Back in 2014 Governor Hickenlooper signed into law the Medina Alert-Hit and Run Act. This Act put into place the Medina Alert Program in Colorado, which is a partnership between law enforcement agencies, the media, and Taxis on Patrol (among others) to effectively use electronic media to provide an urgent bulletin in the most serious hit and run cases. The Act is named after Jose Medina who was hit and killed by a hit and run driver in January of 2011. According to themedinaalert.com, the first “Medina Alert” occurred back in 2012. This is a great law that better supports the integration between the police, media, and citizens.
The Medina Alert Program has also created an app which can be purchased at the App Store or on Google play. The app sends you push notifications when law enforcement has activated an Alert. The app also provides the following options:
- Submit tips by phone, email, photo, or voice recording
- Review a list of alerts/push notes sent out to date
- Map of all solved and unsolved hit and runs
- A way to donate to the app
- Map of all police stations in Denver and throughout the state
- An In the News section
- Event calendar
- Photo gallery
One of the most recent Medina Alerts occurred this June in Denver involving a hit and run of a bicyclist who was seriously injured. For a Medina Alert to be issued there must be a “hit and run” and the victim must have sustained “serious bodily injury.” Serious bodily injury occurs when either at the time of, or at a later time, there is a substantial risk of death, a substantial risk of serious permanent disfigurement, a substantial risk of loss or impairment of the function of any part of the body, or breaks, fractures, or burns of the second or third degree. See C.R.S. § 42-4-1601(4)(b).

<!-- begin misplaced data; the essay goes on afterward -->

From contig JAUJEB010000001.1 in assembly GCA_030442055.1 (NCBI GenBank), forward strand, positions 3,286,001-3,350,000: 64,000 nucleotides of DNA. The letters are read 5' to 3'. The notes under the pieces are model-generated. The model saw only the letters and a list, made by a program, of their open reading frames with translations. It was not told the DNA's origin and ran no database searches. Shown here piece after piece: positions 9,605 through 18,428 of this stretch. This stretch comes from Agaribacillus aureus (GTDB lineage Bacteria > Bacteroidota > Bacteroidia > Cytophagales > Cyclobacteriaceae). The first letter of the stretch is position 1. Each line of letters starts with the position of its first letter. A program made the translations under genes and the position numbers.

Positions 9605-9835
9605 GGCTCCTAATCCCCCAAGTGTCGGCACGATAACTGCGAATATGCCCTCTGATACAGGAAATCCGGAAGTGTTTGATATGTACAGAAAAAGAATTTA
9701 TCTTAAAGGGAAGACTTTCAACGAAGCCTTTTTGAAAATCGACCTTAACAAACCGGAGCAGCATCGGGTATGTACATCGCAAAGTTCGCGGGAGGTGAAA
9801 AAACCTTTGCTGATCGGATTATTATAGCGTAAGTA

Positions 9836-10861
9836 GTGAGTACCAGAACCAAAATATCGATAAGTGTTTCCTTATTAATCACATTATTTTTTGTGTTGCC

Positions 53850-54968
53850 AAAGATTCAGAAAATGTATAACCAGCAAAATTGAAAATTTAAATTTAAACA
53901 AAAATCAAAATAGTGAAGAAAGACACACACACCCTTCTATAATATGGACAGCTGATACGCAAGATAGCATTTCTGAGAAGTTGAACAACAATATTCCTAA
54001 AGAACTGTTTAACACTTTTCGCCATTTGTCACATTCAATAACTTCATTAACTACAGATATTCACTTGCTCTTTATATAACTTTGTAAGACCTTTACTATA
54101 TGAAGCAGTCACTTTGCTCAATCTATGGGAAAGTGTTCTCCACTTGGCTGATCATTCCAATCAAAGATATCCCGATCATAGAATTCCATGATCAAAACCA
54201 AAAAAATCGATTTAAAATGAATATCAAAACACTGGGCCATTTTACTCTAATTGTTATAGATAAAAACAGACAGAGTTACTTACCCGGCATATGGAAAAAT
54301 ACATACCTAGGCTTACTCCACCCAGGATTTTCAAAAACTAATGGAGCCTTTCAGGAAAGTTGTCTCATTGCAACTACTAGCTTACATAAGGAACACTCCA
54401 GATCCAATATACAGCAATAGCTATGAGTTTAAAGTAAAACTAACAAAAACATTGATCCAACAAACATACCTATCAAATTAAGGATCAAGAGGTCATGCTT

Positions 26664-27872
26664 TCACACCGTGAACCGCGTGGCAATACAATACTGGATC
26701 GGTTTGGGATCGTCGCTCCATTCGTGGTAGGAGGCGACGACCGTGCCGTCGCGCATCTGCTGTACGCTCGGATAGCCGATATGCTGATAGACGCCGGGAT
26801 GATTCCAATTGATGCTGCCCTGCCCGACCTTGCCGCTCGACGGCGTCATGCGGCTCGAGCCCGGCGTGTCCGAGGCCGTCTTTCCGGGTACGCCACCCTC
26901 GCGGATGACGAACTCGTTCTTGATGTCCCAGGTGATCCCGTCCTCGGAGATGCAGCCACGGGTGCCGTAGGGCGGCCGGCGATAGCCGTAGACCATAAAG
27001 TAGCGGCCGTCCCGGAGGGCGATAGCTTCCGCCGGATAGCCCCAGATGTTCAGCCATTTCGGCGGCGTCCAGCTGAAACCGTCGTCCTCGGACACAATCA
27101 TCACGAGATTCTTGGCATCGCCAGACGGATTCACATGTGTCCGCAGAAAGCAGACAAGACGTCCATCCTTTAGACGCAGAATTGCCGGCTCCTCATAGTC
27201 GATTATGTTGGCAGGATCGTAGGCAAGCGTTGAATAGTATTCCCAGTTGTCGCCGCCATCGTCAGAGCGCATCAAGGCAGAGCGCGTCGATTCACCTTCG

If law enforcement has it, they will provide all information on the suspect and the suspect’s vehicle, which may include make, model, color, and license plate number.
It is important for us all to be safe out on the roads, and if possible to assist whenever we can in matters like this. If you are involved in an incident, please stop; do not leave the scene of an incident.
For more blogs that may be of interest check out the following:
- Pedestrian Safety 101
- Driving While Angry: What to do When Faced with Road Rage
- What to do if You’re in an Accident with an Intoxicated Driver
- Are Smart Cars Creating Distracted Drivers?